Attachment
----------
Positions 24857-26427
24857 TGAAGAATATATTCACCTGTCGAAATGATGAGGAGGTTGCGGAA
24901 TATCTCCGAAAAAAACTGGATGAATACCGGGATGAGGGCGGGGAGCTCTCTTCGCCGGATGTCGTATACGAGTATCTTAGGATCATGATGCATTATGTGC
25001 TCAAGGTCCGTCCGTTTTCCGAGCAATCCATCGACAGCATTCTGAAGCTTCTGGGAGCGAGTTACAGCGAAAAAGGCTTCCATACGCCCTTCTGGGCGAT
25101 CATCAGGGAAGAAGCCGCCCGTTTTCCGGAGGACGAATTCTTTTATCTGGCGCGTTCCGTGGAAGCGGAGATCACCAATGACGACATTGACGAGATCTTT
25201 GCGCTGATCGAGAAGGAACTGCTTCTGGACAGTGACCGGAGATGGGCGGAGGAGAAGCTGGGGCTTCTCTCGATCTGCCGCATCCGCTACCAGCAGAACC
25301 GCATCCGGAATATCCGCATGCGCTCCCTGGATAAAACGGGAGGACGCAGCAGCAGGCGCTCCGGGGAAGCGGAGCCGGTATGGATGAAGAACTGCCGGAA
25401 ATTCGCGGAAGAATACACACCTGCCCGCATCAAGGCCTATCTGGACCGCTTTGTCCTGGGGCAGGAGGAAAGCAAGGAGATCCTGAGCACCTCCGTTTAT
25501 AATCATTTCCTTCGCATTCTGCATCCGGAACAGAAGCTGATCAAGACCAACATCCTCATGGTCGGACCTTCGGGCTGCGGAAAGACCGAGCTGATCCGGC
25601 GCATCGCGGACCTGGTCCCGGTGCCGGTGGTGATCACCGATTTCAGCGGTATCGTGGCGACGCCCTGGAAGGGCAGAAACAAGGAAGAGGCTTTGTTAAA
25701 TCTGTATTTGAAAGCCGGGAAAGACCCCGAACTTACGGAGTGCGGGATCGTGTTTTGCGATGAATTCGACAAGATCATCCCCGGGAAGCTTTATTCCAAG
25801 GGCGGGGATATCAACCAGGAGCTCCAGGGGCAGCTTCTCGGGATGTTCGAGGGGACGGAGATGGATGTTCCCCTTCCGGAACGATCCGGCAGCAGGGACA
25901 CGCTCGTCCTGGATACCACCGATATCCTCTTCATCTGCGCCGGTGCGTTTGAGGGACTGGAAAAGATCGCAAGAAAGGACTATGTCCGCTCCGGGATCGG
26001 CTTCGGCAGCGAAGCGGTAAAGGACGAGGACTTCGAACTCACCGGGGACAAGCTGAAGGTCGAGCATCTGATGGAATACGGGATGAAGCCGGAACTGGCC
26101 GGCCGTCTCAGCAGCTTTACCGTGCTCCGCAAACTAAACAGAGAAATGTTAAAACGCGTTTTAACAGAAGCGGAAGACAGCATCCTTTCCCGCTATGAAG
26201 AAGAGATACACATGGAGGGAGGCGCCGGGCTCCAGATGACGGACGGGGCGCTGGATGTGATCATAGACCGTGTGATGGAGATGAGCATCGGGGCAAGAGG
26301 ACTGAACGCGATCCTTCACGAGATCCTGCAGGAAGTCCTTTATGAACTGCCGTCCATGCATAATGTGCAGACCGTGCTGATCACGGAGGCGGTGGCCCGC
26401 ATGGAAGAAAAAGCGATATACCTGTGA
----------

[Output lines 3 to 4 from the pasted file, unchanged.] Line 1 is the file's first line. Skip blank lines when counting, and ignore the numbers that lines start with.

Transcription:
24901 TATCTCCGAAAAAAACTGGATGAATACCGGGATGAGGGCGGGGAGCTCTCTTCGCCGGATGTCGTATACGAGTATCTTAGGATCATGATGCATTATGTGC
25001 TCAAGGTCCGTCCGTTTTCCGAGCAATCCATCGACAGCATTCTGAAGCTTCTGGGAGCGAGTTACAGCGAAAAAGGCTTCCATACGCCCTTCTGGGCGAT